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South Korean Ex-President Faces Interrogation Over Corruption Charges

South Korean Ex-President Faces Interrogation Over Corruption Charges

Prosecutors allege that Lee took other illicit money from business groups including Samsung and a former lawmaker. He also rebutted allegations that state agencies, including the presidential office, helped a DAS lawsuit and moved state documents to DAS' warehouse. "And he's saying even if such things had happened, they would have been done by working level employees". Before entering the prosecution building, the former president stopped in front of hundreds of press members to deliver a brief message to the nation.

While it is typical practice to end a prosecutorial probe as late as midnight, some expect Lee's questioning to continue to the next day, given the large number of allegations against him.

The former president was in office from 2008 to 2013 before his successor, Park, won her presidency.

Both Samsung and Lee have denied the allegations as groundless.

Lee arrived at Seoul District Prosecutors' Office around 9:30 a.m., the Hankyoreh reported. "I am deeply sorry for causing concern to public", he said, while offering hope that he will be "the last former president" to face a criminal probe. "I offer my honest apology to the people of our country for troubling them amid the economic hardship and a serious security crisis on the peninsula".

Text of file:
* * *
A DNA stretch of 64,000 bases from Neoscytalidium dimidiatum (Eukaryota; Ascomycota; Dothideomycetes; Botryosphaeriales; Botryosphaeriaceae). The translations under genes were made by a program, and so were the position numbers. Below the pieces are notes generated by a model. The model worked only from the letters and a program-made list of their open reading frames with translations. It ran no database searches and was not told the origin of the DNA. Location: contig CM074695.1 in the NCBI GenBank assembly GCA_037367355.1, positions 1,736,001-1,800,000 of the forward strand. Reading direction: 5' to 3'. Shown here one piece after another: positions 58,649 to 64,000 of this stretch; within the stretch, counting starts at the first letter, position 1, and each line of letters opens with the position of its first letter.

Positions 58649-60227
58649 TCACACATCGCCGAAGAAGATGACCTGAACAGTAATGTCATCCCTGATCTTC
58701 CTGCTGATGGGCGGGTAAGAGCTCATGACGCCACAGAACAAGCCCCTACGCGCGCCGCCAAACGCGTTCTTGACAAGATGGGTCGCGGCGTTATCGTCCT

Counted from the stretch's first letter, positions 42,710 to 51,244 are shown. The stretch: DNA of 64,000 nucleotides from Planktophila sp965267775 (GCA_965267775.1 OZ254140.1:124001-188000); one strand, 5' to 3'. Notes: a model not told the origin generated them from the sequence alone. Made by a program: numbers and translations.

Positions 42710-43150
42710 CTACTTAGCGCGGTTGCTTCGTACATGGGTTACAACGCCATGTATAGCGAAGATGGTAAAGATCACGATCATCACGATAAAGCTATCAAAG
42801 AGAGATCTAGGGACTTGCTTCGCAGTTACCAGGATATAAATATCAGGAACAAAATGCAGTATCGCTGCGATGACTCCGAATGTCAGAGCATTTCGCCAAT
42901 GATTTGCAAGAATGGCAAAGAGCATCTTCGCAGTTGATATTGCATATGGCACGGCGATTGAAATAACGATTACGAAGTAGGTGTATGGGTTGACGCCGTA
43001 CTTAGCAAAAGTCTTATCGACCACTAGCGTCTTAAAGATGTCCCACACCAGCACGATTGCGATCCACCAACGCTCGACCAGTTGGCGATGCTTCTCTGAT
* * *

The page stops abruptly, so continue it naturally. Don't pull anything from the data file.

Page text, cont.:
"As a former president, there are many things I want to say but I have chose to spare my words". In history, this should be the last such trouble.

Samsung reportedly paid six billion won ($5.6 million) in legal fees to a U.S. law firm on the former president's behalf.

Prosecutors believe the payment by Samsung is an indication that Lee is the real owner of DAS, as the tech giant had no reason to do so unless it was seeking some influence for its business interest.

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Lee previously labeled the prosecution's investigation as an act of "political revenge" by the liberal Moon Jae-in administration, maintaining his innocence.

Prosecutors reportedly planned to seek an arrest warrant for Lee as early as this week.

The ex-president rose to political power after a successful career as chief executive of Hyundai Engineering & Construction Co.

Lee Myung-bak is the fifth South Korean president targeted by prosecutors for corruption.

Lee is the fourth former president to appear for questioning as a suspect after former President Roh Tae-woo did so in 1995, Roh Moo-hyun in 2009 and Park Geun-hye previous year.

Two other ex-presidents, Chun Dioo-hwan and Roh Tae-woo, were tried and convicted in the 1990s for bribery, treason and other charges for their involvement in a 1979 military coup and each spent two years in prison. The probe was ended after he committed suicide in May of that year.

Former South Korean President Lee Myung-bak is being investigated for allegedly accepting millions of dollars' worth of bribes.